“He was pretty cool,” she told them. “I learned to draw here,” she said as she traced the long dried paint. “I fell out that window when I was seven and broke my leg. In that tree out back,” she looked out the wide window towards the old live oak, “My favorite dog’s buried in the yard. Micah fell out of that tree one summer and broke his arm. Fell out of it again two days later and broke the other one.” Iris cracked a smile as she looked at him again. “He beat the shit outta this Jamie Styles who was picking on me,”

“You have a lot of good memories here,” Nahuel said.

“I know,” she cracked a grin. “It was easy to forget all the good times,”

“I’m sure you had many wonderful times here,”

She sniffed. “I really did,” she looked at him with shiny eyes.

Uncomfortable, Nahuel looked around the room. “Is there anything you want to take back with you? Things you can’t let go of?”

There was so much she could not let go of unless she forgot. She did not want to forget screaming at Micah to stop playing his guitar. Back then, it seemed like he was strumming on it all the time. Now she would give anything to hear him play that stupid guitar one more time. “Yeah,” she nodded. “My brother’s guitar,”

“That sounds good,” agreed Nahuel.

She couldn’t take the tire swing with, or every sketchbook that her pencil ever touched. There was no need for any of her old clothes since Nessie had furnished her wardrobe superbly. Those were better than anything she could afford. She did not need all of Harley’s old toys, and she could not keep her bed. But she would keep her mother’s jewelry, Micah’s guitar, and Daddy’s autographed football. The special things to her family were now special to her.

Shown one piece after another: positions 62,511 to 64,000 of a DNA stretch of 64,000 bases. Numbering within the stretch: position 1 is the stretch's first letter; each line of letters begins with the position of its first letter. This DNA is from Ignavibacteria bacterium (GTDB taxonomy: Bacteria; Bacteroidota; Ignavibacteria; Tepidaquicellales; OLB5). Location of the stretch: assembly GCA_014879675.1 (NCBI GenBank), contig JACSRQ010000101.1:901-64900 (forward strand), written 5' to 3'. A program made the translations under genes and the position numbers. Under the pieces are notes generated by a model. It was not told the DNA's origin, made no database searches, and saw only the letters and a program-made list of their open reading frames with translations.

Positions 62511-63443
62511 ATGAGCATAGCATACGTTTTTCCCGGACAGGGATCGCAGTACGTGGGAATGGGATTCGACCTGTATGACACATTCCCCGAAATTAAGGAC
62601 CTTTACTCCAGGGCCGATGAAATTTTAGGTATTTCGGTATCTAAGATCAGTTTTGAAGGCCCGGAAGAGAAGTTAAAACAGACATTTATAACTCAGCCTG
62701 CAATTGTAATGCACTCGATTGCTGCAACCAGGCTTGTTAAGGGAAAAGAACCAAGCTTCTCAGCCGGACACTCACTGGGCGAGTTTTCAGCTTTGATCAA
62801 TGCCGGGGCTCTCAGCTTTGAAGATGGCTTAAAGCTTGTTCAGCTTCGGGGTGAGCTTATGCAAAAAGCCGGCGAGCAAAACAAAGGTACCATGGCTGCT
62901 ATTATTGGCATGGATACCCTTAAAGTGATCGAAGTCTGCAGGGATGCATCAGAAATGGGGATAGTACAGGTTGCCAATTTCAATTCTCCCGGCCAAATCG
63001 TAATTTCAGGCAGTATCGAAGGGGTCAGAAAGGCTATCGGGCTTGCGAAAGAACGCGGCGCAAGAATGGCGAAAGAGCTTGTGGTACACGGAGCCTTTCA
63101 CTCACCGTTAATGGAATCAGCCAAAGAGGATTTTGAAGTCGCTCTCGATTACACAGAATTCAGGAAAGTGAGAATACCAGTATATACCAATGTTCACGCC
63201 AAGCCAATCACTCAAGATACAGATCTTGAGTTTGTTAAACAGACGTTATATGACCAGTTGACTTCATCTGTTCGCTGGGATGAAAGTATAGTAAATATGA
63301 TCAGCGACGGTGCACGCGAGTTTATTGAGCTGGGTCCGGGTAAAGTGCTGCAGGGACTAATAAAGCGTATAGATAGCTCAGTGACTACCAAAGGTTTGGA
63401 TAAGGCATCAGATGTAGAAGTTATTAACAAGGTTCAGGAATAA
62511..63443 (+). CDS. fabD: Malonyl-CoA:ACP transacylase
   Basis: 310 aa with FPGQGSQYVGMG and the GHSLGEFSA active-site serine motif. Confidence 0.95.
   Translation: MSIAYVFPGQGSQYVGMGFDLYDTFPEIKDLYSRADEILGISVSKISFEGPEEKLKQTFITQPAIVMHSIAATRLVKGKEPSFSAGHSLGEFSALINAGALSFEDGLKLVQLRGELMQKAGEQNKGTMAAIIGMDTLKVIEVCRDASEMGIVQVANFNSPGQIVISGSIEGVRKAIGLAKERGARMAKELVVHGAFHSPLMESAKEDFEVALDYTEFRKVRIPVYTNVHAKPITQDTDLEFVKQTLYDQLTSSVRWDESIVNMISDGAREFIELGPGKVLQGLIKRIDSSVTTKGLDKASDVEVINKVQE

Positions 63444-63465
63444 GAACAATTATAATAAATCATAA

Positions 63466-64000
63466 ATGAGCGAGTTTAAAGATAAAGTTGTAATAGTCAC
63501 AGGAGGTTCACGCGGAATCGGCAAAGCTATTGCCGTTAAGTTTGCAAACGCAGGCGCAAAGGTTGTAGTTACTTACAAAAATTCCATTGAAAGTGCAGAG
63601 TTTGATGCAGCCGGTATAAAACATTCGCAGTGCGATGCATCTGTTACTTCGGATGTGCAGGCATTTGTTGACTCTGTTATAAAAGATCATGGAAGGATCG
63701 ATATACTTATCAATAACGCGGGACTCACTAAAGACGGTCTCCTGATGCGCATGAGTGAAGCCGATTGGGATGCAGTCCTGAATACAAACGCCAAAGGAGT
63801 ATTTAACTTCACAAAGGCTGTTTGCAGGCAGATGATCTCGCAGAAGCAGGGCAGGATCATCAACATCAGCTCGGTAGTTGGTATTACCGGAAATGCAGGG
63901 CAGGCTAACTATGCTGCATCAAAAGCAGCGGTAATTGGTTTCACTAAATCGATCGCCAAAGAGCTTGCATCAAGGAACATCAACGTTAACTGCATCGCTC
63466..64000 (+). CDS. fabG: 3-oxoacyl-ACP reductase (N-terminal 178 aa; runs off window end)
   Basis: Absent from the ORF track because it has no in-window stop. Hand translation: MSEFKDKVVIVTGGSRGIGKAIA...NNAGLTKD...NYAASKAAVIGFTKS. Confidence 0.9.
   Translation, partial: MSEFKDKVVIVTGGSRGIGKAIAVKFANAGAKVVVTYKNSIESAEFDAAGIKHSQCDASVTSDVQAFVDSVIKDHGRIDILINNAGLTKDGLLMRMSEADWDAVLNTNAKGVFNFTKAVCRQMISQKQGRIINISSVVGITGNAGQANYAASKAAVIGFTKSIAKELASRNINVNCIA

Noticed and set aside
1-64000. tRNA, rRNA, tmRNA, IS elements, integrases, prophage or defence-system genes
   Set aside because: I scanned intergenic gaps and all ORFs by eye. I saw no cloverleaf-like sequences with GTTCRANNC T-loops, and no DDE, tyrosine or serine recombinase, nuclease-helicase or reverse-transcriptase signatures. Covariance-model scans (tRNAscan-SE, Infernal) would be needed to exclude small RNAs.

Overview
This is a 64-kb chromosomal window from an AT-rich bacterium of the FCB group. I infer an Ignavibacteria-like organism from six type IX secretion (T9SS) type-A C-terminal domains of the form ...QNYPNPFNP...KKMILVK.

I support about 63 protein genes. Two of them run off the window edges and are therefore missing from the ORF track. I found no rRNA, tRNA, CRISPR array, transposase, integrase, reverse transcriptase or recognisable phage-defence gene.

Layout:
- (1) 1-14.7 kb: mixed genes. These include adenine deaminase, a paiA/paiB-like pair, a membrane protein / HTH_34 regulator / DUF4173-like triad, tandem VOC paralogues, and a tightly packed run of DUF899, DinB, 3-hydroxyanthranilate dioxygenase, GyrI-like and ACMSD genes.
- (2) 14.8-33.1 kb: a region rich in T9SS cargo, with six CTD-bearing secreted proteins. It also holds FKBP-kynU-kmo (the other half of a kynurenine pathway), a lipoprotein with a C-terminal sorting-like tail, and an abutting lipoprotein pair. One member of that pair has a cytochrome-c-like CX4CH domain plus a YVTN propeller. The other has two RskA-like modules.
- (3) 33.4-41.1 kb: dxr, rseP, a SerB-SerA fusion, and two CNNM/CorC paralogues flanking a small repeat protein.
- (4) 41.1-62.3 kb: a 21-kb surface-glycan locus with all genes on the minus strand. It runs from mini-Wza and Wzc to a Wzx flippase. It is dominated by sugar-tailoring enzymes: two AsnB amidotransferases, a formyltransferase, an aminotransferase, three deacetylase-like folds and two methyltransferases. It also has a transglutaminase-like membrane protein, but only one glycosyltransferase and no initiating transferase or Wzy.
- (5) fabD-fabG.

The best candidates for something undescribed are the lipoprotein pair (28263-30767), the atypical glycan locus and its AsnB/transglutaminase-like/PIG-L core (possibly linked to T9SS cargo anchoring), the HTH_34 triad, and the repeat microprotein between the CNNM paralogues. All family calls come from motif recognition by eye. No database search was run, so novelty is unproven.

Arms loaded, the two walked back down the stairs. “Thank you so much, Nahuel,” she said to him. She smiled shyly, beaming with her new treasures. She would never let them go. Dropping the treasures by the front door, Iris stared down the endless hallway.

Following her gaze, Nahuel grasped her shoulder. “You don’t have to go down there,” he told her.

She sighed. “Yes, I do. Besides, I want to take the photo album…” That way, she would never forget.

“Then go through the living room,” he urged her.

“I can’t. I have to face this,” she took a step forward.

“Iris,” Nahuel stopped her. “You’re shaking,” he told her, and she realized that he was not fighting to hold her back. She was struggling to get away from the kitchen.

“I have to face this,” she repeated.

“Yes, you do,” Nahuel agreed. “You just don’t have to now,”

“Yes,” she broke out of his grasp. “I do.” When he reached for her, she pulled her hands away. “I can’t sell until I let go. I know it’s only been a few months, but I have to let go. I have to stop living in the past. I have to move on. It’s part of growing up, and I can’t stop time because I’m sad or because I’m angry. It’s time,”

Nahuel nodded. “Okay,” he conceded softly. “Okay. I’ll wait right here, unless you need me,”